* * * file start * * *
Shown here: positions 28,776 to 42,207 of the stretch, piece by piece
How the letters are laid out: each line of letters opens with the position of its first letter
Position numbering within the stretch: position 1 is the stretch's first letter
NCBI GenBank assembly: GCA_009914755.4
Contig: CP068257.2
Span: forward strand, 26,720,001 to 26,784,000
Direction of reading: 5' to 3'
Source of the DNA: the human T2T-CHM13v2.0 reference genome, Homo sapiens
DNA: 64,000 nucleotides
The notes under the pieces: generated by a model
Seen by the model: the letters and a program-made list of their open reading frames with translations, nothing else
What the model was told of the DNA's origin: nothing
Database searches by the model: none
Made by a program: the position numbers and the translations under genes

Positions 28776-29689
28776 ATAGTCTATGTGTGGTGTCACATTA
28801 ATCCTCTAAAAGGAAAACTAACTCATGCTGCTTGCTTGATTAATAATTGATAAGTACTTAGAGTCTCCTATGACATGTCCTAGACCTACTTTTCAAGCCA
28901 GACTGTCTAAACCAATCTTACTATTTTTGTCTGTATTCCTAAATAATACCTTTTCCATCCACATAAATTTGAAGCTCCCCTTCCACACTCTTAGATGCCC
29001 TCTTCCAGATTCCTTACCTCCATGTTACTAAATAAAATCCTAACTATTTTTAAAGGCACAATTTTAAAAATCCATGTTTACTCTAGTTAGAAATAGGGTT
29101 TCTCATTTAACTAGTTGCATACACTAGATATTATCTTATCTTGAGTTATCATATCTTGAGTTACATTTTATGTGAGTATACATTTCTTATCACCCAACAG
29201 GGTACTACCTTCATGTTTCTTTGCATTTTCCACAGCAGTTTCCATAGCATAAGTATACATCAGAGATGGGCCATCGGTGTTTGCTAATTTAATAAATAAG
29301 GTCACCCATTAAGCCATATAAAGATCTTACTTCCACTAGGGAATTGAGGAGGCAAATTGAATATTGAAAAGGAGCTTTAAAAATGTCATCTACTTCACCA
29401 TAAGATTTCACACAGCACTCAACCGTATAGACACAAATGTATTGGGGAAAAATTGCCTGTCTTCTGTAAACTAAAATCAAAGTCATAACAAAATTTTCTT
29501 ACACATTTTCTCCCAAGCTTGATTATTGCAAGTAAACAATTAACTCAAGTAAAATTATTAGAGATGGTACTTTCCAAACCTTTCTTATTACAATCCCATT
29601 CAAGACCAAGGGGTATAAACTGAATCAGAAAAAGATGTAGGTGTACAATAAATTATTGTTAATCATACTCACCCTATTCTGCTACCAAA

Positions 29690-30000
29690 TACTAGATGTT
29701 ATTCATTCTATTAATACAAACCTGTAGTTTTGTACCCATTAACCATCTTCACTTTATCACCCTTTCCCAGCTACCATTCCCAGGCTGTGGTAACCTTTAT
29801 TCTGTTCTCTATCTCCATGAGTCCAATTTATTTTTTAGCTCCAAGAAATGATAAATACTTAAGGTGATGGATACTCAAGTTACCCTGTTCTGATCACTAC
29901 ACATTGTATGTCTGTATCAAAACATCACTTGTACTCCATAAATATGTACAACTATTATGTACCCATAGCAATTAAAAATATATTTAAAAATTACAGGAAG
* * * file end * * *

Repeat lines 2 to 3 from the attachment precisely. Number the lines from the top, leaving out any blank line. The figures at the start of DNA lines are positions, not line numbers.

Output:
How the letters are laid out: each line of letters opens with the position of its first letter
Position numbering within the stretch: position 1 is the stretch's first letter